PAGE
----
“On 1 October 1954, an anonymous leading article entitled ‘In the Movement’ appeared in the London weekly periodical the Spectator. The article drew attention to the emergence of a group of wirters who, it claimed, represented something new in British literature and society. The ‘modern Britain’ of the 1950s was, the article argued, a ‘changed place’ […] Literary ‘Taste’ (and here the article adopted a hectoring tone calculated to alarm those who value keeping up with changes in fashion) had begun to move in new directions” (1).
The movement involves writers like Elizabeth Jennings, Phillip Larkin, Kingsley Amis, D. J. Enright
Elizabeth Jennings argued that “it is the journalists, not the poets themselves, who have created the poetic movements of the 1950s” (qtd 4)
The movement in many ways “succeed[ed] the Georgians,” as Edna Longley put it (here 7)
The movement can be traced to the friendship between Larkin and Amis in the 1940s at Oxford University
Larkin was “beginning to formulate the idea of a self-effacing, unobtrusive, ‘modest’ poetry” (20). v. Imagism and Pound specifically
The Movement posited itself against “effete and upper-middle-class” poets as “tough, heterosexual and beer-drinking” (31).
deplored both “political reportage (1930s poetry) and metaphorical lavishness (1940s poetry)” (35).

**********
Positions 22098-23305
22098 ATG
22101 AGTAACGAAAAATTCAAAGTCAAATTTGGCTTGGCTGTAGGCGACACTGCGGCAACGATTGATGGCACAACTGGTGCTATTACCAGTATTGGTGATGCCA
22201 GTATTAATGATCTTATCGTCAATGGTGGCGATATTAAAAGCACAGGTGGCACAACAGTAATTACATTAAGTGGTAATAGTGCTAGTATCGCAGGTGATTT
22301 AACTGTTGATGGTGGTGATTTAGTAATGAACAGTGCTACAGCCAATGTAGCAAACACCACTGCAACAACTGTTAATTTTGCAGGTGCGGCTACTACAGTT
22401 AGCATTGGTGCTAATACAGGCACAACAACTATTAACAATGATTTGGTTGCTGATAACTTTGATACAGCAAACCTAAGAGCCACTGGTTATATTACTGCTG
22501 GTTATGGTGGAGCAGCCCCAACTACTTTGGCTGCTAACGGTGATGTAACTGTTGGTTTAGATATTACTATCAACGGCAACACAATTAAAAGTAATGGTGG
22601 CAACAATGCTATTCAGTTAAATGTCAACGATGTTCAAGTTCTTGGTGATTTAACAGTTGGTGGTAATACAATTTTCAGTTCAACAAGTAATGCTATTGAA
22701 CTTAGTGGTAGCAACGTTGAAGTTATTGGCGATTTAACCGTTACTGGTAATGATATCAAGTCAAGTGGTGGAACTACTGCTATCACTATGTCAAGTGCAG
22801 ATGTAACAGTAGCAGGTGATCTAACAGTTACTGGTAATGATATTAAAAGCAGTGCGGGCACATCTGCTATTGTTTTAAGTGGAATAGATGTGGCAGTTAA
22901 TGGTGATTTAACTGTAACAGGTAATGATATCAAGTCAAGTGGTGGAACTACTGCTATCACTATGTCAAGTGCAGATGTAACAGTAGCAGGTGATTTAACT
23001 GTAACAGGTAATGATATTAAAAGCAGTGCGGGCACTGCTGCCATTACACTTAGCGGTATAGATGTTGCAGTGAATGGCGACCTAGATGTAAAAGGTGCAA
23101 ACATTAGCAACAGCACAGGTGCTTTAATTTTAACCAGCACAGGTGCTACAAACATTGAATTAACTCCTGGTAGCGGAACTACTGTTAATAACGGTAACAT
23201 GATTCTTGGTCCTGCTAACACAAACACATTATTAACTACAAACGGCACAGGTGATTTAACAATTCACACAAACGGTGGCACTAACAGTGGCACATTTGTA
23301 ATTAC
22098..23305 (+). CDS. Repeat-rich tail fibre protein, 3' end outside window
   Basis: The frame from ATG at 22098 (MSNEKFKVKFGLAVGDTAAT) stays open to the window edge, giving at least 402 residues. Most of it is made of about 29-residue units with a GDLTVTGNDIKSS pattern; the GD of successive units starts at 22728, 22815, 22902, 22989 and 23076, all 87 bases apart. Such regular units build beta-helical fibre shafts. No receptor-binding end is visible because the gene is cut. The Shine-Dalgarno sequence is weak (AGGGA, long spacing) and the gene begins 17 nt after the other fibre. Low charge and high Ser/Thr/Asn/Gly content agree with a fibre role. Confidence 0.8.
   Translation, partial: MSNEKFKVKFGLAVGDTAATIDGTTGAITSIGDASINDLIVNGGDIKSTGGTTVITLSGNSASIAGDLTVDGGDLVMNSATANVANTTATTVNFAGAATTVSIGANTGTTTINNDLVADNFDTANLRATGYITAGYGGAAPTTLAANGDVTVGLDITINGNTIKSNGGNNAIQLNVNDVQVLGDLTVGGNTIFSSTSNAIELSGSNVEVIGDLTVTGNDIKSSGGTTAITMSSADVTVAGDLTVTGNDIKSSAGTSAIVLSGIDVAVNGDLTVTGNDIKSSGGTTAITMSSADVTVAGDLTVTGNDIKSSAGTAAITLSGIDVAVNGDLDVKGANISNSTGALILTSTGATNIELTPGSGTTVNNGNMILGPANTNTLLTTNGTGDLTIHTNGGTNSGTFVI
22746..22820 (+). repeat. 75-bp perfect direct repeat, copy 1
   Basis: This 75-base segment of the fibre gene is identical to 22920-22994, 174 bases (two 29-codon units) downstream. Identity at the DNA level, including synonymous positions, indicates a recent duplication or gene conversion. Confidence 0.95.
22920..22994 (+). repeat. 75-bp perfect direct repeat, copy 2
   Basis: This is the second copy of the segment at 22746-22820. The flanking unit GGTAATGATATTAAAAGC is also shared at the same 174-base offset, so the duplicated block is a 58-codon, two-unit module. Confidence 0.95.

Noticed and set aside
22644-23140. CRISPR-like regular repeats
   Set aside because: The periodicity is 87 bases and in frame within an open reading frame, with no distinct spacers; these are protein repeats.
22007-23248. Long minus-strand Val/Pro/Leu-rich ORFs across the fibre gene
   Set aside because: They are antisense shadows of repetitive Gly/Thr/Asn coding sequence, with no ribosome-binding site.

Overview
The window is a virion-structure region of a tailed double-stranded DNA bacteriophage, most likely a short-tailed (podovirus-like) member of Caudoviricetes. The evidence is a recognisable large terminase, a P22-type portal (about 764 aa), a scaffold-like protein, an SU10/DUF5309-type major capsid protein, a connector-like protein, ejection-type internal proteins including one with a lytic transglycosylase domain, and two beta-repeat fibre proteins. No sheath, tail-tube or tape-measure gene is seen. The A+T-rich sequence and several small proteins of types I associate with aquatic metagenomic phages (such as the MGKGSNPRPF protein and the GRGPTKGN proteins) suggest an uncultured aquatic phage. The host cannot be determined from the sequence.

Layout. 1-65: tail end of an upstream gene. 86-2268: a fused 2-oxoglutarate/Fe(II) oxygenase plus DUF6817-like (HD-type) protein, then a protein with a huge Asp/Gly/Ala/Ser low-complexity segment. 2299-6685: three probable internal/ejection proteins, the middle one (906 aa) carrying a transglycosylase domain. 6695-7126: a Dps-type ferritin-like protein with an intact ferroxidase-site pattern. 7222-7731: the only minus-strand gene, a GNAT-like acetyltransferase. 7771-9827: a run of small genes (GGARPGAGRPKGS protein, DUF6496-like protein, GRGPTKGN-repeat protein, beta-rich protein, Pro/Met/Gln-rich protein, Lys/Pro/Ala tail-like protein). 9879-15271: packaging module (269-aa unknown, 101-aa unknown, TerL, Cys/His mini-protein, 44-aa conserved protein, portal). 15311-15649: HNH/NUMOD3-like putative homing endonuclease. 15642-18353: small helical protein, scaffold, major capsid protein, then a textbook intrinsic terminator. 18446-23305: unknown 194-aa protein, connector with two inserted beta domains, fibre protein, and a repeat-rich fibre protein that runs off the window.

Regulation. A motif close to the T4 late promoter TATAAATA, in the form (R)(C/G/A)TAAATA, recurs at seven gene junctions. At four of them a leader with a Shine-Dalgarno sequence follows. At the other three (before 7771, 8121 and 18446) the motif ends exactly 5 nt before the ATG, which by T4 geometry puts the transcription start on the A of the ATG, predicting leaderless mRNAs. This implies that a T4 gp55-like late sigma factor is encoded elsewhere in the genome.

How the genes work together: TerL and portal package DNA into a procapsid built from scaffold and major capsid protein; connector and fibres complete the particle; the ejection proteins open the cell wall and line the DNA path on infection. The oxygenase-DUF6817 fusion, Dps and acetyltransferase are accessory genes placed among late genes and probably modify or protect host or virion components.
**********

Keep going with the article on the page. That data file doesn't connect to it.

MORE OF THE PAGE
Movement poets like Davie were interested in an ‘economy of metaphor’ rather than a lavish metaphorical system, and were interested “not in experimenting with language, but in ‘purifying; it and in revitalizing old usages…retrenchment was more valuable than innovation” (39).
Larkin “characterized the present moment as one of retrenchment: ‘a period of expansion has to be followed by a period of consolidation'” (44).
critics constructed the Movement poets as “the decent man” as opposed to “the gentleman” (55-6). The Movement offered, however, ‘only a token rebellion, and did not attempt to change the social structure which made cultural ‘elitism’ possible” (77).
The Movement “judged that it must counter-act fragmentation by constructing what Wain, in an apologia for the Movement, calls ‘regular and disciplined verse forms'” (89).
The Movement had a preference “for emblem and riddle rather than symbol… the symbol casts a shadow, where the emblem doesn’t; the symbol aims to be suggestive, the emblem to be, even in its guise as riddle, ultimately explicit. Another difference might be that the emblem is made, fabricated, where the symbol is found” (119).
“Larkin’s poetry minimizes the interpretive process by including it within the text: what is inferred by the reader is limited by what has already ben inferred by the speaker, whose own struggle to ‘discover meaning’ is what the poem dramatizes. The reader is ‘helped’ (he cannot be confused as to what the poem means), but he is also restricted (the only meaning he takes away from the poem is the one found for him by the speaker). In its treatment of the reader, Movement poetry offers a sharp contrast with Modernism. […] there is no opportunity to wander off the beaten track” (143).
This is, as Jonathan Raban calls it, “the nicest and kindest form of paternal dictatorship” (144).